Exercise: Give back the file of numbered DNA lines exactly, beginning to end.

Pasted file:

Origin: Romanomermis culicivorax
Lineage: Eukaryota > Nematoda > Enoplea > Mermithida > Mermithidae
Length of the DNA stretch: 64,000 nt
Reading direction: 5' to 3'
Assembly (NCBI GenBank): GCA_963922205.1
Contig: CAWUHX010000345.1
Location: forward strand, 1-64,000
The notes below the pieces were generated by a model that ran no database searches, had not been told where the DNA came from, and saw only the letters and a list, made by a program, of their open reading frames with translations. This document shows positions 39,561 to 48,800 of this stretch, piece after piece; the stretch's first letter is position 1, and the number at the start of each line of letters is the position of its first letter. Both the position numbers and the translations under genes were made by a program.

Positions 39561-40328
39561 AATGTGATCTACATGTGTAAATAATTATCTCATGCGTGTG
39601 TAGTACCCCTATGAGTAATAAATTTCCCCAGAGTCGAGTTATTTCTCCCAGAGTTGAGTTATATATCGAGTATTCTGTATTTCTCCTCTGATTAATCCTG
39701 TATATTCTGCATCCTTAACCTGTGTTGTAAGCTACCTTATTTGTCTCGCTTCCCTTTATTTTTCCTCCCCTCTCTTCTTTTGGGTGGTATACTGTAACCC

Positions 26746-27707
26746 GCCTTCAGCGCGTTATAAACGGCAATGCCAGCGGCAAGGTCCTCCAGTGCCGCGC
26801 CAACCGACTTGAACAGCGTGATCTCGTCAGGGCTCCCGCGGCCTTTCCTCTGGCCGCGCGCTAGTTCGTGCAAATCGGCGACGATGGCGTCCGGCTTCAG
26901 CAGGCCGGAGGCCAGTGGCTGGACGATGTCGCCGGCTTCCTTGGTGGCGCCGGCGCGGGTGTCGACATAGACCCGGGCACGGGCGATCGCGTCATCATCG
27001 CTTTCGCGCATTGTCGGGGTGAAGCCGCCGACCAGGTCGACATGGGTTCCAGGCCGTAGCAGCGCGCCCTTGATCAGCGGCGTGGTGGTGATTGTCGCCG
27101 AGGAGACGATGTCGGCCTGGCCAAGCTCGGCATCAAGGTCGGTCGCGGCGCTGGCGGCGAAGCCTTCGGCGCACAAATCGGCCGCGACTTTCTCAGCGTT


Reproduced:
Origin: Romanomermis culicivorax
Lineage: Eukaryota > Nematoda > Enoplea > Mermithida > Mermithidae
Length of the DNA stretch: 64,000 nt
Reading direction: 5' to 3'
Assembly (NCBI GenBank): GCA_963922205.1
Contig: CAWUHX010000345.1
Location: forward strand, 1-64,000
The notes below the pieces were generated by a model that ran no database searches, had not been told where the DNA came from, and saw only the letters and a list, made by a program, of their open reading frames with translations. This document shows positions 39,561 to 48,800 of this stretch, piece after piece; the stretch's first letter is position 1, and the number at the start of each line of letters is the position of its first letter. Both the position numbers and the translations under genes were made by a program.

Positions 39561-40328
39561 AATGTGATCTACATGTGTAAATAATTATCTCATGCGTGTG
39601 TAGTACCCCTATGAGTAATAAATTTCCCCAGAGTCGAGTTATTTCTCCCAGAGTTGAGTTATATATCGAGTATTCTGTATTTCTCCTCTGATTAATCCTG
39701 TATATTCTGCATCCTTAACCTGTGTTGTAAGCTACCTTATTTGTCTCGCTTCCCTTTATTTTTCCTCCCCTCTCTTCTTTTGGGTGGTATACTGTAACCC

Positions 26746-27707
26746 GCCTTCAGCGCGTTATAAACGGCAATGCCAGCGGCAAGGTCCTCCAGTGCCGCGC
26801 CAACCGACTTGAACAGCGTGATCTCGTCAGGGCTCCCGCGGCCTTTCCTCTGGCCGCGCGCTAGTTCGTGCAAATCGGCGACGATGGCGTCCGGCTTCAG
26901 CAGGCCGGAGGCCAGTGGCTGGACGATGTCGCCGGCTTCCTTGGTGGCGCCGGCGCGGGTGTCGACATAGACCCGGGCACGGGCGATCGCGTCATCATCG
27001 CTTTCGCGCATTGTCGGGGTGAAGCCGCCGACCAGGTCGACATGGGTTCCAGGCCGTAGCAGCGCGCCCTTGATCAGCGGCGTGGTGGTGATTGTCGCCG
27101 AGGAGACGATGTCGGCCTGGCCAAGCTCGGCATCAAGGTCGGTCGCGGCGCTGGCGGCGAAGCCTTCGGCGCACAAATCGGCCGCGACTTTCTCAGCGTT